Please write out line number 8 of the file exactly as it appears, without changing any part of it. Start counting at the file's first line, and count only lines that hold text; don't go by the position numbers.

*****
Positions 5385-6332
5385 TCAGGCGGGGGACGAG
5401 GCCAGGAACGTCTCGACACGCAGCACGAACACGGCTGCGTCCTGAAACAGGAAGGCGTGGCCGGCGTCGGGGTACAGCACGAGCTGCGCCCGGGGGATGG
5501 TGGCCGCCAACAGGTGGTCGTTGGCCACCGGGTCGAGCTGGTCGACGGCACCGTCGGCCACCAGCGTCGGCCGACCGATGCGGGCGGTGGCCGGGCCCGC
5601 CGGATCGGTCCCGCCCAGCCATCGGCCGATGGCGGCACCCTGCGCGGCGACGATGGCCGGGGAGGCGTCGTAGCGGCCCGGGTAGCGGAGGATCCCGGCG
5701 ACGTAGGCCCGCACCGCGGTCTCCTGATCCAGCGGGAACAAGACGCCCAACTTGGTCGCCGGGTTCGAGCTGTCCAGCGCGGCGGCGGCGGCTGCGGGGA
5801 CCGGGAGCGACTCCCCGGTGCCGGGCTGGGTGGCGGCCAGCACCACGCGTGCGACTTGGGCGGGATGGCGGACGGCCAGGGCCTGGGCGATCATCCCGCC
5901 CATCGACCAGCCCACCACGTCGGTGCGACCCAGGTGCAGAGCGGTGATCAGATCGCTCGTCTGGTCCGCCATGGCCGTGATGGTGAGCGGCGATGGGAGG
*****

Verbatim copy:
5901 CATCGACCAGCCCACCACGTCGGTGCGACCCAGGTGCAGAGCGGTGATCAGATCGCTCGTCTGGTCCGCCATGGCCGTGATGGTGAGCGGCGATGGGAGG